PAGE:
Greetings in the name of our Lord Jesus Christ! We are well into our second week of "social distancing", and already the novelty of it seems to be wearing off. As I hear daily about people getting sick, business owners having to shut down operations, and workers getting laid off, the endless jokes about toilet paper and introverts are feeling more and more out of place. Now that there are a few confirmed cases of COVID-19 in our area (and I know one of these people personally), this whole crisis seems much less abstract and theoretical. At the same time, this simplification of life continues to be an aid to reflection and spiritual growth.
The Oakwood staff was very encouraged by the expressions of thankfulness for the "Worship @ Home" resources for family worship that were made available this past Lord's Day morning. I personally would like to thank Tricia Sharp and Linda Bonness for their tireless efforts to assemble the information and make it available and very user-friendly. We're also very thankful for the work of Brian Roberg in producing the high quality sermon and introduction videos. We were thrilled to hear about how the Lord was glorified in the homes of Oakwood members as we shared in the same Scriptures, prayers, and songs.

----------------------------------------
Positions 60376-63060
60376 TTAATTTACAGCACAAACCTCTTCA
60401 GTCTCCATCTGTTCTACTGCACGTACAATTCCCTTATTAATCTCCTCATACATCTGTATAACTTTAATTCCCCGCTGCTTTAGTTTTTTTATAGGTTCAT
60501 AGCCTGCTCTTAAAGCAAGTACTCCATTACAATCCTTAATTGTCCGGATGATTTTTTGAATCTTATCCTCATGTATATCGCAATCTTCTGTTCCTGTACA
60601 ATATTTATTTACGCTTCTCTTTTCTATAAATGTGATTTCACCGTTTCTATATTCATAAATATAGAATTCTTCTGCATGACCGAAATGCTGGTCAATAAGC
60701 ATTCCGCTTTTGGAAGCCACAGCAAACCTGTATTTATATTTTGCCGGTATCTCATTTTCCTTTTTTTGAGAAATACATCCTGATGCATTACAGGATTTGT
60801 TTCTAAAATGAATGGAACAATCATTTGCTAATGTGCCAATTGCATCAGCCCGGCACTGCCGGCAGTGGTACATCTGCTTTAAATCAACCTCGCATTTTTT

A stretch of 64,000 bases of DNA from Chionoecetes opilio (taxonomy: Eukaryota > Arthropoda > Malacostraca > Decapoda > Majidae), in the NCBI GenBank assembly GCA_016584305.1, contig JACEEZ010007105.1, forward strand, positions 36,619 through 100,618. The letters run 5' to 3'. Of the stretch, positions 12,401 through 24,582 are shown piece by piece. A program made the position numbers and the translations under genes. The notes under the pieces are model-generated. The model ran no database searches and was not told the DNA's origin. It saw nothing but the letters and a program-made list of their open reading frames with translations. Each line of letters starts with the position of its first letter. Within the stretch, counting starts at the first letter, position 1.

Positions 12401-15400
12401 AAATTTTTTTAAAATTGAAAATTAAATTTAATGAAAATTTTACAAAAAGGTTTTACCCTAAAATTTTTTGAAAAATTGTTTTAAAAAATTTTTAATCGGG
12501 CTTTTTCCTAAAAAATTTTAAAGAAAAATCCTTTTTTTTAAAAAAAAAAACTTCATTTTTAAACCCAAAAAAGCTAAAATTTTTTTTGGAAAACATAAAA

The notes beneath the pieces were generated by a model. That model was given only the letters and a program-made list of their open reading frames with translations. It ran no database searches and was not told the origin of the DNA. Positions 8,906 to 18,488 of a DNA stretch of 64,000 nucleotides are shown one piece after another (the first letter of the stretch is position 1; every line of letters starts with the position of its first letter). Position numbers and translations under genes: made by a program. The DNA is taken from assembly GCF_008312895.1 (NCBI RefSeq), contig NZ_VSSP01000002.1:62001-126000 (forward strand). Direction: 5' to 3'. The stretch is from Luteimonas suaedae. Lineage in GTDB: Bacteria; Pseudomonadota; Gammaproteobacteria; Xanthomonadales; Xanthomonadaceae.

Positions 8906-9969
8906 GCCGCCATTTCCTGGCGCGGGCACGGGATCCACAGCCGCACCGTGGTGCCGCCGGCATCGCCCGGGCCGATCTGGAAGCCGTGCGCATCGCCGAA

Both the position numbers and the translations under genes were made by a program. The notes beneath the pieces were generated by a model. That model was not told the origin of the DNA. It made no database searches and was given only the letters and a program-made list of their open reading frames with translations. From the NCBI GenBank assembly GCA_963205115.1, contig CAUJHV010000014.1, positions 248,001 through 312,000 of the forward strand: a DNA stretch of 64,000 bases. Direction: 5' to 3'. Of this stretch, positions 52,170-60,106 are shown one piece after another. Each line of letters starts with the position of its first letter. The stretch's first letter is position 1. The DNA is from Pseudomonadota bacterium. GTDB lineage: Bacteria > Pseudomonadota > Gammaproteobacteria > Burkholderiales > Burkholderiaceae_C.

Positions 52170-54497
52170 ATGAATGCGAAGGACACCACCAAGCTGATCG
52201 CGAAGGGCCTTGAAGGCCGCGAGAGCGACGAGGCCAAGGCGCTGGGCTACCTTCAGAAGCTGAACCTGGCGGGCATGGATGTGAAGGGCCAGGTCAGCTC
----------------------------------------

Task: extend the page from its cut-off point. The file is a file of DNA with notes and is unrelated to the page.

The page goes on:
We also received helpful feedback about how we might improve these resources this week and, if necessary, in weeks to come. Thank you for all your input! Several people mentioned elements of the service that they missed and requested videos of Pastor Owen doing announcements or leading in confession of sin, or the elder leading in prayer, or the benediction at the end of the service. While we are pleased that these elements of worship are valued by our members, it isn't our intention to produce recordings of all parts of a typical Oakwood worship service (even if it were logistically possible). Instead, our goal is to put resources into the hands of the heads of households so they can effectively lead their family in a home worship service that has the essential elements of Oakwood's weekly services. As I stated in last week's letter, it is our hope and prayer that the Lord will use this time of restrictions in our culture to establish and strengthen the worship and spiritual instruction that takes place in our homes. Many churches are providing a livestream of an entire worship service for their members, where families can just turn on the computer or TV and watch, and where leadership in the home isn't necessary. But we have made a conscious decision to ask heads of households to lead their home worship service, using the resources that we provide. The worship resources - including links to song videos and the sermon video - will be emailed to everyone early on Sunday mornings, or you can find them by going directly to the church website ( www.oakwoodpca.org ). In the meantime, we're thankful that the gathering of all of our families for worship led by our elders and pastors is missed, and hopefully we'll be able to come together again soon!